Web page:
The lime trees that remain are said to be “ferocious” in nature, and I’m not really sure what that means at all. Prentiss and I will try our hand at growing a few around the edge of the driving range, maybe start a little grove down the lane by my turquoise conch cottage.

Floridians are quite passionate about their Key limes, and their Key lime pie.  In 1965, Florida State Representative Bernie Papy, Jr., introduced a bill that would have levied a $100 fine against anyone who advertised a Key lime pie not made with Key limes. Alas, the bill did not pass.  But, in 1994, the legislature did decree Key lime pie as the OFFICIAL Florida state pie.

Florida State Pie:

photo of key lime pie

Prentiss and I will be more than pleased to hear from you. Seriously, if you have a treasured Key lime pie recipe, we’ll be glad to try it out, and we’ll let know how all of us at the Slice of Heaven 24-Hour Pie Shop and Driving Range rate it. And you are always welcome to drop by and rate our Key lime pies, too.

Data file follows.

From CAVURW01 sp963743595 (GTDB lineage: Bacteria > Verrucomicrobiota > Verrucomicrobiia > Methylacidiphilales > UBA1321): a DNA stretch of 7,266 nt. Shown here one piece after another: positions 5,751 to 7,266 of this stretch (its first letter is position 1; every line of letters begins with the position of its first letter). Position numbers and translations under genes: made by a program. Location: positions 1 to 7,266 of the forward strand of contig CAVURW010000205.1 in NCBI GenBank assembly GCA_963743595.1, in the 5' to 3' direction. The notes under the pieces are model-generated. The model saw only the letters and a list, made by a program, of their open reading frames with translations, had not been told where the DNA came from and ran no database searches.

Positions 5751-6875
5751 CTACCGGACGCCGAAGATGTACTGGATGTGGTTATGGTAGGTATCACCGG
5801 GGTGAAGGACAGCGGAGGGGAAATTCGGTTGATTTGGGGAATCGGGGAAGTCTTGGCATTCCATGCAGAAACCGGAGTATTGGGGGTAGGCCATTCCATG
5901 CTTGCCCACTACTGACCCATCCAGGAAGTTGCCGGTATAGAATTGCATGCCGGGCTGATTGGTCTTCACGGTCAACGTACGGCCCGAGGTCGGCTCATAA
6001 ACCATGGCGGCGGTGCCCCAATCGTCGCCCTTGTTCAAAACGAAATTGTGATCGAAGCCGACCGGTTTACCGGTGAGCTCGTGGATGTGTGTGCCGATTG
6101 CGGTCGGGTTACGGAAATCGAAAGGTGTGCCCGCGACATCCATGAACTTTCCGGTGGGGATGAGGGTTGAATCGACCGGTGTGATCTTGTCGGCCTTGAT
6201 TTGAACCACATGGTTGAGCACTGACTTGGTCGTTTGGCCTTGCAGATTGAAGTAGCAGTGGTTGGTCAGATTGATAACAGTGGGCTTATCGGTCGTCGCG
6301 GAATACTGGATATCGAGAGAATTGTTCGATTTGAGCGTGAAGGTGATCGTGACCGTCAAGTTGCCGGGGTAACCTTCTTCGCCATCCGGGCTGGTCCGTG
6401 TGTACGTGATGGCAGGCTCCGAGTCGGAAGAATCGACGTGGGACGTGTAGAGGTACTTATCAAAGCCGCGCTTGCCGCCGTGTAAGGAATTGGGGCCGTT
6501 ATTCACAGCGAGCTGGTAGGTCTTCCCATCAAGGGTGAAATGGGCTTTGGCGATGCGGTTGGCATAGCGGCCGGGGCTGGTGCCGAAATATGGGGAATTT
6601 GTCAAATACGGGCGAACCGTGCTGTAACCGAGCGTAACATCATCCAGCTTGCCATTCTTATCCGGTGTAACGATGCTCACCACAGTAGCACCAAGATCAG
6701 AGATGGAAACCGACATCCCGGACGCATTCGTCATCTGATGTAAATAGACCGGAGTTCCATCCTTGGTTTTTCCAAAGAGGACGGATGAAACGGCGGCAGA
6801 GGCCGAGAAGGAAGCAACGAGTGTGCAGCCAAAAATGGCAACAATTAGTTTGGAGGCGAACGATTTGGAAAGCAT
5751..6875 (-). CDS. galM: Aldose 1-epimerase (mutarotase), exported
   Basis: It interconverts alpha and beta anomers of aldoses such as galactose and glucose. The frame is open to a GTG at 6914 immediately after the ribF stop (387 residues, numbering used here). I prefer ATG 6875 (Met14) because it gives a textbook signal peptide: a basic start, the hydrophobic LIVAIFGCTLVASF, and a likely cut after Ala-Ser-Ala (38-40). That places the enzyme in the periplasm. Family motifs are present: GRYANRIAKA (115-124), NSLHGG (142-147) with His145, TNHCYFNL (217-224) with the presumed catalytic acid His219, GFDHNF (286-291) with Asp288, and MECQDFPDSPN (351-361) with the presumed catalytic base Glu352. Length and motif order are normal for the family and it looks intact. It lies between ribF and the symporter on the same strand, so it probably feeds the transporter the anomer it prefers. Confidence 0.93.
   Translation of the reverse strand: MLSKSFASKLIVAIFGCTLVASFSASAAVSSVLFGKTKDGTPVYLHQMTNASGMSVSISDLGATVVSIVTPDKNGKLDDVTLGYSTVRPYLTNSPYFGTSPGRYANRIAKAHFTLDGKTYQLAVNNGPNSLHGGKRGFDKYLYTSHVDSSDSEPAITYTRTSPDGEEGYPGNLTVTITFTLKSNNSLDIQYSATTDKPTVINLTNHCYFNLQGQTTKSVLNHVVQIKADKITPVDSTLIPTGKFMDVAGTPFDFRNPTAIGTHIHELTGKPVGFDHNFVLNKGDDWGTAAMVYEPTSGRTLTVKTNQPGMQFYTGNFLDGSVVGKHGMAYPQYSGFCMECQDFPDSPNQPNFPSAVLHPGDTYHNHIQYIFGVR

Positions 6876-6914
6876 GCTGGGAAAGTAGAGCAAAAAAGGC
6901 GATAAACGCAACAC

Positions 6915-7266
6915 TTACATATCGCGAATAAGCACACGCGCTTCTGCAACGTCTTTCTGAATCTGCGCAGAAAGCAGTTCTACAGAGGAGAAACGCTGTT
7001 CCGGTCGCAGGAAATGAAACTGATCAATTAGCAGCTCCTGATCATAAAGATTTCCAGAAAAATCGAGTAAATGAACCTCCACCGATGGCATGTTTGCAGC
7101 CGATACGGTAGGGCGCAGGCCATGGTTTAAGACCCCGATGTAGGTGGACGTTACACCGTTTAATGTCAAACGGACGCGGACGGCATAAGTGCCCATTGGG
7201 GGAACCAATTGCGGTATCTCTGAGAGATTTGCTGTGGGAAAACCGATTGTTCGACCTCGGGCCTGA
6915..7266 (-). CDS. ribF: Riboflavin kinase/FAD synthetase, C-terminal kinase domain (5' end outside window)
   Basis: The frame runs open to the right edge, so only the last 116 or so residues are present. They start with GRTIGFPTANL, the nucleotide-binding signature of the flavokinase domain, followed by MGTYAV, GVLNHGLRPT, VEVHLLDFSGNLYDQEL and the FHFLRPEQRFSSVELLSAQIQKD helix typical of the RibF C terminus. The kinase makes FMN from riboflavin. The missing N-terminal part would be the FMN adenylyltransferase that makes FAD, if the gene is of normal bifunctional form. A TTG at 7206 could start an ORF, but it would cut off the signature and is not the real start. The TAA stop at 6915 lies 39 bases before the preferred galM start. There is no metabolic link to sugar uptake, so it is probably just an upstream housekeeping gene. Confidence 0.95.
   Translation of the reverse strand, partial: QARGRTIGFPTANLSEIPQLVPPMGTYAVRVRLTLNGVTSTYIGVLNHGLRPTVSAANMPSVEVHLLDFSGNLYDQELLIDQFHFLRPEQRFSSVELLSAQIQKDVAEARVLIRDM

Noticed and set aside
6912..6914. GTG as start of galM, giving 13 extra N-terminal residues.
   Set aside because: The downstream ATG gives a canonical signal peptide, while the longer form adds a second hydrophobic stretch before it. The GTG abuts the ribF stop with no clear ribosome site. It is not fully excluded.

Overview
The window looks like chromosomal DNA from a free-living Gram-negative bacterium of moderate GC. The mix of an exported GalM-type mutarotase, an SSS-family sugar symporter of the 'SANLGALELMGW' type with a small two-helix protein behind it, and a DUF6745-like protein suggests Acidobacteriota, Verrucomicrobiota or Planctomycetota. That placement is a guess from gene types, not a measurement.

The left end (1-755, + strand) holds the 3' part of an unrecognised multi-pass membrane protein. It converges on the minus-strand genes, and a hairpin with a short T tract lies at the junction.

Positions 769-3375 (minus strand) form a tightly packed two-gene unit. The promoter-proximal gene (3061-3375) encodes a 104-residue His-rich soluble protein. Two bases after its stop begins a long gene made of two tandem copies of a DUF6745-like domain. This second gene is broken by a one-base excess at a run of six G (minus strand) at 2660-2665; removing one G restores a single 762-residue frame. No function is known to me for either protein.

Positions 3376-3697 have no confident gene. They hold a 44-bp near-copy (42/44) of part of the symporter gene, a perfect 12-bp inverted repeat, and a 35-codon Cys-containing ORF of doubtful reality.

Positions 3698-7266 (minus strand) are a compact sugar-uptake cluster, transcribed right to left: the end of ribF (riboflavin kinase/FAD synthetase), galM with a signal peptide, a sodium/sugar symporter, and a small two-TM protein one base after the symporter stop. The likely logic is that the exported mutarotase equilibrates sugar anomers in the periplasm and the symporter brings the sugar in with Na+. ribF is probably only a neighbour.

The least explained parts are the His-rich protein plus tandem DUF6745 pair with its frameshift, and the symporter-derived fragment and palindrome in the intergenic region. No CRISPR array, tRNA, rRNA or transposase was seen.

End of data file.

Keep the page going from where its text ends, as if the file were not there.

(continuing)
A New Year

The weather here for New Year’s Eve in SoFLA was close to perfect, with clear skies and a waxing crescent moon. Sue Ten decided it was a good time to show another movie on the side of The Swing Barn and advertised Casino Royale accordingly.

A lot of us were happy to see that since we wanted to be prepared for the new James Bond flick Quantum of Solace which picks up exactly where the previous Daniel-Craig-as-James-Bond movie left off, but Sue surprised us by showing the Peter Sellers / Woody Allen version of Casino Royale, and that one ends in a wild night of cowboys on horseback, Indians with flaming arrows, Navy seals in scuba gear, and US Marines, not unlike many regular nights at The Swing Barn.

The festivities at the Slice of Heaven 24-Hour Pie Shop and Driving Range were a little more restrained, and aimed at the non-drinking crowd. Prentiss, my pie-shop apprentice, did come up with a fabulous new corn-dog pie with an onion-ring crust, and she also served one of the possibilities in our search for “The Best Key Lime Pie Ever”. Sadly, she garnished it with a slice of lime that was definitely not of the key-lime variety, but more on that later.

Out on the driving range, we offered free balls from nine to midnight, and that always brings in a crowd. One new player was a guy with long gray hair and a handlebar moustache, who told me, “I was a caddy 50 years ago, and just now I am starting to play myself.”I told him that it’s a game for optimists, since you can always believe that the next hit will be better. He said, “I was an optimist when I got here tonight, but I think I am a pessimist now.”  I hope he cames back. His accent smacked of New England, and I’m always a sucker for that.